Chivalry  

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“If I do not complain of the pain," says Don Quixote, after the disastrous chance of the windmills, “it is because a knight-errant must never complain of his wounds, though his bowels were dropping out through them."--The History of Chivalry (1826) by Charles Mills


"The memory of these devastations, for Abderame did not spare the country or the people, was long preserved by tradition; and the invasion of France by the Moors or Mahometans affords the ground-work of those fables which have been so wildly disfigured in the romances of chivalry and so elegantly adorned by the Italian muse."--The History of the Decline and Fall of the Roman Empire (1776-89) by Edward Gibbon


"There is no doubt that a hero must be brave and kind; therefore, in a story he must have occasion to exercise his chivalry, and the most picturesque way of doing so is in the service of the heroine. Hence it is necessary that there should be a damsel in distress."--Short Studies in Character (1894) by Sophie Bryant

Don Quixote (c. 1868) by Honoré Daumier
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Don Quixote (c. 1868) by Honoré Daumier

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Chivalry is a term related to the medieval institution of knighthood which has an aristocratic military origin of individual training and service to others. It is usually associated with ideals of knightly virtues, honor and courtly love: "the source of the chivalrous idea," remarked Johan Huizinga, who devoted several chapters of The Waning of the Middle Ages to chivalry and its effects on the medieval character, "is pride aspiring to beauty, and formalized pride gives rise to a conception of honour, which is the pole of noble life."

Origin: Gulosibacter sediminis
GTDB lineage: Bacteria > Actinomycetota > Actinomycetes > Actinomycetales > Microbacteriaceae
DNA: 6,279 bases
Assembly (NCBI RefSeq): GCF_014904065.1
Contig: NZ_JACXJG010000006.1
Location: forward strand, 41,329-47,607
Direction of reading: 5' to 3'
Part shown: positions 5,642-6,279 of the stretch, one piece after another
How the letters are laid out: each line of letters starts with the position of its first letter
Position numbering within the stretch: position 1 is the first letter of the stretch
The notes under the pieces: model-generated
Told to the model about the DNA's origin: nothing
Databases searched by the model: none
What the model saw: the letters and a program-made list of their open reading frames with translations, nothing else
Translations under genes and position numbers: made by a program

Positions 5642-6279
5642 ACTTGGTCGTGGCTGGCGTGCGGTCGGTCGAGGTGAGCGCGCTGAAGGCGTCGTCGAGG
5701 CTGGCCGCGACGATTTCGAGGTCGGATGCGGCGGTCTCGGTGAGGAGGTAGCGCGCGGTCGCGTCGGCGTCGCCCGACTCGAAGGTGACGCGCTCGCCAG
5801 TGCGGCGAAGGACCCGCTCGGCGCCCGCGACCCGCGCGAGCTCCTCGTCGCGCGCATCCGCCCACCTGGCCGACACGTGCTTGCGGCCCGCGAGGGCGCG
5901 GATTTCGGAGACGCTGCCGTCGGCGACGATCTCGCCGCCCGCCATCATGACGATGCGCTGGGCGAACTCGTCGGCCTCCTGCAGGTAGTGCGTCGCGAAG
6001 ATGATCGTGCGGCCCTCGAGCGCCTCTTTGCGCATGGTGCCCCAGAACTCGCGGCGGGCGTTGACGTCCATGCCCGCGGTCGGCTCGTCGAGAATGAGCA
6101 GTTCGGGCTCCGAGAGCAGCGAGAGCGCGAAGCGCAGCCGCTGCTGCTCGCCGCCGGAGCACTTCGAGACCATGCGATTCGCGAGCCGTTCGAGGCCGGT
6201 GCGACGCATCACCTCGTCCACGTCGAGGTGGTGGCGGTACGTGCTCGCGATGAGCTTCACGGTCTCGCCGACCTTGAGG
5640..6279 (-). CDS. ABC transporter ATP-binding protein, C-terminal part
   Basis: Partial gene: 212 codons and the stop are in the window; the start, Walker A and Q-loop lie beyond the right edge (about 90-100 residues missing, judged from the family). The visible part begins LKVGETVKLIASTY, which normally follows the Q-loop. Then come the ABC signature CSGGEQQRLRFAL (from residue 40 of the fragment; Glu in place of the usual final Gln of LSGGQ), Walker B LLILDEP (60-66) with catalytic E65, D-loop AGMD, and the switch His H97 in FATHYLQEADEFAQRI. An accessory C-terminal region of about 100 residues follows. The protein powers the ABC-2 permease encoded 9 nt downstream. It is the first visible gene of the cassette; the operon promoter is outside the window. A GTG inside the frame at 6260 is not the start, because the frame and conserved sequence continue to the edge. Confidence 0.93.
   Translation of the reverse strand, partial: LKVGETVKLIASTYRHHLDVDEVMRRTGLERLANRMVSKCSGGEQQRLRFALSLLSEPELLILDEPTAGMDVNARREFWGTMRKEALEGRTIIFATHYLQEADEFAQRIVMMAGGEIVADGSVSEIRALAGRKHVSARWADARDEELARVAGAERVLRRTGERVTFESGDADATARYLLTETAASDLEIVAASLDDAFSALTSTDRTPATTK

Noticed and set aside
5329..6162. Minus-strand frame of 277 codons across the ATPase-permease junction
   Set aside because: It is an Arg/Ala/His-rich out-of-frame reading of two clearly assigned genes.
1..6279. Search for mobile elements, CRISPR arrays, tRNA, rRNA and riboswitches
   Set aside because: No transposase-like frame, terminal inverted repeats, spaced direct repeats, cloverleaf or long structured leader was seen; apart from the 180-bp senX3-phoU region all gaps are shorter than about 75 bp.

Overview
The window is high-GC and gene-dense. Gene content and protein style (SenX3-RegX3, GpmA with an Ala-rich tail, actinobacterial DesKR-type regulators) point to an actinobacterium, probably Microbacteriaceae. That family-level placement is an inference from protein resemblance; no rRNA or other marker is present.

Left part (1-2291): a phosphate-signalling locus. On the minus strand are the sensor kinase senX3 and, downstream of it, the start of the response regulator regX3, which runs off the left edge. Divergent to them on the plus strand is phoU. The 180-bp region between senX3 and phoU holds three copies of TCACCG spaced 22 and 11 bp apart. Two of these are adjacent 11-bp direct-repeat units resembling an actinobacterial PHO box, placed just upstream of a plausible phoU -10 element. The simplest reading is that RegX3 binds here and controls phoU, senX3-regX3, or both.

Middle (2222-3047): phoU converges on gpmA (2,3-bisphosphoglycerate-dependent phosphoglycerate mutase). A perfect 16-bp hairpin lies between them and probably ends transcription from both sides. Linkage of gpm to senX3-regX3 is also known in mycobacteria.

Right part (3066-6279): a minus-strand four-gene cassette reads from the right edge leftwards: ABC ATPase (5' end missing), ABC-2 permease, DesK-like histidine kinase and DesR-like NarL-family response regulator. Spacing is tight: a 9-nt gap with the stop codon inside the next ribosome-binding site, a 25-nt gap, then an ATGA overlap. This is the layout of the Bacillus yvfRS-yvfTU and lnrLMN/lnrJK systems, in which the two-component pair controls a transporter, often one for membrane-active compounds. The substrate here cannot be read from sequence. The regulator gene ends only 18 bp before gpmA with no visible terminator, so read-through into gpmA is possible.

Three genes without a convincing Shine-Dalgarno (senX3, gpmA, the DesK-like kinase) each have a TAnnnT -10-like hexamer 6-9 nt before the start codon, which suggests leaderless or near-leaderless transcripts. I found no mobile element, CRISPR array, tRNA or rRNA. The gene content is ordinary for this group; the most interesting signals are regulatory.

Knightly virtues

Knightly Virtues (or the Virtues of a Knight) were part of a medieval chivalric code of honor. The virtues were a set of 'standards' that Knights of the High Middle Ages tried to adhere to in their daily living and interactions with others. Today, this term still carries similar meanings.

Some organizations attempt to continue this tradition. The Emblem of the Order of St. John, (an organization that can be traced back to the Knights Hospitaller) does have a meaning behind it.

The emblem of the Order is a white eight-pointed cross embellished in the four principal angles alternately with a lion passant guardant and a unicorn passant. The four arms of the cross signify the cardinal virtues: Prudence, Temperance, Justice and Fortitude. The eight points signify the beatitudes: Humility, Compassion, Courtesy, Devotion, Mercy, Purity, Peace and Endurance.

There is no definitive list of virtues, and other proposed virtues include:[1]

The list of virtues has changed over time. In the Middle Ages, skills like Horsemanship were also considered one amongst these ideals.

See also

See also




Unless indicated otherwise, the text in this article is either based on Wikipedia article "Chivalry" or another language Wikipedia page thereof used under the terms of the GNU Free Documentation License; or on research by Jahsonic and friends. See Art and Popular Culture's copyright notice.

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